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Grass chutes

A grass chute is a relatively short, steep earthen channel arrangement that involves excavation works to reduce the slope (battering). The works usually occur at a head-cut or knickpoint feature associated with channel/floodplain deepening processes. The reduced slope chute improves bed slope stability, riverbank stability and creates more favourable conditions for vegetation establishment. Vegetation may comprise native and/or introduced species, however, native species are often preferred as introduced species risk becoming invasive weeds. A suitable vegetation composition may include grasses, rushes, reeds and/or shrubs.

Long section and cross-sectional diagram of a typical grass chute arrangement. Image by Queensland Government

Potential benefits from this intervention:

  • Allows for medium to long-term stabilisation of bed deepening processes (preventing knickpoints/erosion heads from propagating in an upstream direction in either a channel or floodplain), while minimising potential site disturbance and costs.

Potential negative implications from this intervention:

  • Battering disturbs soil and results in the bank being more vulnerable to erosion in the short-term, while the revegetation establishes. This may not only impact on bank stability but also water quality.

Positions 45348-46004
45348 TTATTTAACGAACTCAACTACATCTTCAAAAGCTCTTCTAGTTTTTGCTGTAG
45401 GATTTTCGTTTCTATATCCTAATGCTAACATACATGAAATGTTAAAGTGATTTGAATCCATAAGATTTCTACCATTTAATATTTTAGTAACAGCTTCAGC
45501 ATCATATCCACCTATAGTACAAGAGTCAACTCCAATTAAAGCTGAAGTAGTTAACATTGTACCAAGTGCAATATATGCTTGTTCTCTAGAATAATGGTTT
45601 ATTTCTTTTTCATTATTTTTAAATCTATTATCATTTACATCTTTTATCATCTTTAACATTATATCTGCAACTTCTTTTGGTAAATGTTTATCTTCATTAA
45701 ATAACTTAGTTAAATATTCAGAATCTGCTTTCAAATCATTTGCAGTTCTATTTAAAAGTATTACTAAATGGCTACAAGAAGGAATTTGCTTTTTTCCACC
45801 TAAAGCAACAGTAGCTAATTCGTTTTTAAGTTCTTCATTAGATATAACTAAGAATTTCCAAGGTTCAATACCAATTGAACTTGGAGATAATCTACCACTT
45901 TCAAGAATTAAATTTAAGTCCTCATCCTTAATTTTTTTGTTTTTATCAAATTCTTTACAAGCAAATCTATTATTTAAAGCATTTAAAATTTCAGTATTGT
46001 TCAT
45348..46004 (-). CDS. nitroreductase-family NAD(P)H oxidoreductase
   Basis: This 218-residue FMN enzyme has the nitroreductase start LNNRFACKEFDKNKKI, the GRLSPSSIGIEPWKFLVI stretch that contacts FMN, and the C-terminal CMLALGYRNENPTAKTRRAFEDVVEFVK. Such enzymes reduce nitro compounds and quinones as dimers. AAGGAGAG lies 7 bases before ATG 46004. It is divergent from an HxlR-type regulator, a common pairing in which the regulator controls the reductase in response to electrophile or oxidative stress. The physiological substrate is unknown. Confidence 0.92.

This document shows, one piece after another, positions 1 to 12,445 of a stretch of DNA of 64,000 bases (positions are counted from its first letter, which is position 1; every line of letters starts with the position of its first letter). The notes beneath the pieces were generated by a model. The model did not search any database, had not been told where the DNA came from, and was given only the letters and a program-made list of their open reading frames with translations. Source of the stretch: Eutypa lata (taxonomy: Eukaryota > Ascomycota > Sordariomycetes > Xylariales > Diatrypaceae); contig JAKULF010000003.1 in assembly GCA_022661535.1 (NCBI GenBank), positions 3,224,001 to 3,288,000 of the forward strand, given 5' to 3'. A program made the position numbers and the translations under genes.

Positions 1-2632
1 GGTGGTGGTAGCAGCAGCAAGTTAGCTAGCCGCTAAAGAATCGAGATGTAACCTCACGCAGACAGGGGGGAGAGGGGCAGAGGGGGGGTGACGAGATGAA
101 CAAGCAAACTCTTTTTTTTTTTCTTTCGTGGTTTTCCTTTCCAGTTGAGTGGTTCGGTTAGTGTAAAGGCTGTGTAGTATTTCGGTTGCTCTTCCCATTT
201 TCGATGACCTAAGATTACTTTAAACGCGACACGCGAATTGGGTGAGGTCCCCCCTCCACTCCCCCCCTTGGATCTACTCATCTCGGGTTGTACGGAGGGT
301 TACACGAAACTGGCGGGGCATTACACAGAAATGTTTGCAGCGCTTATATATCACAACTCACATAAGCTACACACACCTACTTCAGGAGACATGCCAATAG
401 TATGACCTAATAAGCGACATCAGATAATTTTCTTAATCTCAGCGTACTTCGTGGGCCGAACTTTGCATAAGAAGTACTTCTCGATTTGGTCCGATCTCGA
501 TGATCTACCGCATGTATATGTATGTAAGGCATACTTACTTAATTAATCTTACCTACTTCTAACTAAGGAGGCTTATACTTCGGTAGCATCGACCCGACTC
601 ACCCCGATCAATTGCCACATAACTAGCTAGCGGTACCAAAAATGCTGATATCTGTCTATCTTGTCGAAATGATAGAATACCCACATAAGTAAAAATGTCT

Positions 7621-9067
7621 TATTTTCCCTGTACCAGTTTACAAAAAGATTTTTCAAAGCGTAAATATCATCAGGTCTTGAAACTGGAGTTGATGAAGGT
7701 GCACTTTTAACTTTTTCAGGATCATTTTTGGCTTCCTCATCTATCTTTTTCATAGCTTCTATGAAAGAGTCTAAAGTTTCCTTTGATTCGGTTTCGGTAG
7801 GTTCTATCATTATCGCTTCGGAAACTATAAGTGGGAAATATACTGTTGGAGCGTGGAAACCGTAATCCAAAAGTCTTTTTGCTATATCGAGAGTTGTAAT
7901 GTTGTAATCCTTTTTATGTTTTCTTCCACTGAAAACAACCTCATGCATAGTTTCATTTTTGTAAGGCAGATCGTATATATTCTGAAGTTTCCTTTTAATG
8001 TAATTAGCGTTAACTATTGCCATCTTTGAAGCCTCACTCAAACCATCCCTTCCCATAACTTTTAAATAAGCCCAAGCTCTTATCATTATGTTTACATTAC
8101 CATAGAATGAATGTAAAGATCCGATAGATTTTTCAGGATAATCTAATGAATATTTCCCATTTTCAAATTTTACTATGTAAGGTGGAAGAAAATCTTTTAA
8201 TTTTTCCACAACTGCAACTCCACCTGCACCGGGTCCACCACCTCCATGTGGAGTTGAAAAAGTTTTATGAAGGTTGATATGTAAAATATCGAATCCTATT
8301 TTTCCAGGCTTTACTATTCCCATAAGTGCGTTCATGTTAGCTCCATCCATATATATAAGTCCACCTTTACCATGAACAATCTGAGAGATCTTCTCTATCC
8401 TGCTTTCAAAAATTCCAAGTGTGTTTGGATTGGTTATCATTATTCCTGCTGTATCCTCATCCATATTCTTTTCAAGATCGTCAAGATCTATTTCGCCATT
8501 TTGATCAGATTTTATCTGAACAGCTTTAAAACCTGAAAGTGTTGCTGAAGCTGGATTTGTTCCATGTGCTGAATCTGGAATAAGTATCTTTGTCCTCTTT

• High disturbance during construction including vegetation removal and heavy machinery within rivers.
  • May be more prone to failure compared to other bed grade control management options including rock chutes and timber sleeper drop weirs.

Intervention considerations:

  • Seek appropriate specialist advice and check legal obligations (e.g. permits).
  • This technique generally has limited application and is most suitable for ephemeral systems or floodplain flow re-entry points where the grass chute will be subject to infrequent and short duration flow events.
  • Grass chutes typically require specialist technical input to account for site and reach based physical processes, topography and hydrologic and hydraulic characteristics.
  • Without vegetation establishment on the battered bank face, the site is unlikely to be successful in the long term.
  • Alternative/complementary forms of channel stability may be required (e.g. some rock armouring) to provide long term channel stability.
  • The disturbance and cost associated with battering may not justify physical intervention.
  • Safety of volunteers and employees including seasonal exposures (e.g. heat) and high risk areas (e.g. crocodile presence in waterways or areas with soil contaminant risks).

Last updated: 23 June 2022

This page should be cited as:

Department of Environment, Science and Innovation, Queensland (2022) Grass chutes, WetlandInfo website, accessed 18 March 2024. Available at:

Queensland Government
WetlandInfo   —   Department of Environment, Science and Innovation